Russian President Vladimir Putin on Monday ordered the creation of a working group on international payments whose tasks will include figuring out terms for transactions with “unfriendly” states.
Putin said in March that Russia, the world’s largest natural gas producer, would require countries it deems hostile to pay for fuel in roubles by opening accounts at Gazprombank and making payments in euros or dollars, to be converted into Russian currency.
Poland and Bulgaria refused to comply, and Russian energy giant Gazprom cut them off last month. The Kremlin has said the same will happen to anyone else who rejects the new payment terms.
The working group will come up with “an infrastructure for international payments, including in Russian roubles, with trading partners from foreign states and territories that carry out unfriendly actions against Russia,” the order said.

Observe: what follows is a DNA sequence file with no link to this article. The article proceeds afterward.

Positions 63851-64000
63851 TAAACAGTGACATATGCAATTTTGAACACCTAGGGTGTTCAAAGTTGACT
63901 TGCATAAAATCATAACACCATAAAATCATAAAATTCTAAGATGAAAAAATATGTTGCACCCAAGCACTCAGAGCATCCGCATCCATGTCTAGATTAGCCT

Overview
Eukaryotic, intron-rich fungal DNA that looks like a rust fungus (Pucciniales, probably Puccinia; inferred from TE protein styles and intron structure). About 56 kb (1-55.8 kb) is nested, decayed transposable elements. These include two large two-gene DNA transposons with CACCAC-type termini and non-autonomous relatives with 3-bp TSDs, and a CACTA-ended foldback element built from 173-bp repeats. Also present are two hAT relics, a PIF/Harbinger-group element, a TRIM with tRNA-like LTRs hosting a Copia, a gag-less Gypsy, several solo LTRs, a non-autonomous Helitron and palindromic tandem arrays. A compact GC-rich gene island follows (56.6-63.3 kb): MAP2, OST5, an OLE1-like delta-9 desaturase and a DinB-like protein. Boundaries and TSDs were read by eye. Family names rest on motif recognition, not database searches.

It will also look into payment terms in roubles and other national currencies with friendly countries – which would include China and India, although they were not named.
The group — which will be led by presidential adviser Maxim Oreshkin and include top officials such as Central Bank Governor Elvira Nabiullina — is also tasked with finding measures to reduce the risks associated with the freezing of nearly half of Russia’s $640 billion of foreign reserves.
Western countries have imposed sweeping sanctions against Russia for sending its troops into Ukraine on Feb. 24. Moscow says it is carrying out a “special military operation” aimed at disarming Ukraine and ridding it of what it says are dangerous nationalists.
Russia is imposing counter-sanctions and has approved a list of “unfriendly” countries including the United States, Canada, Britain and European Union member states.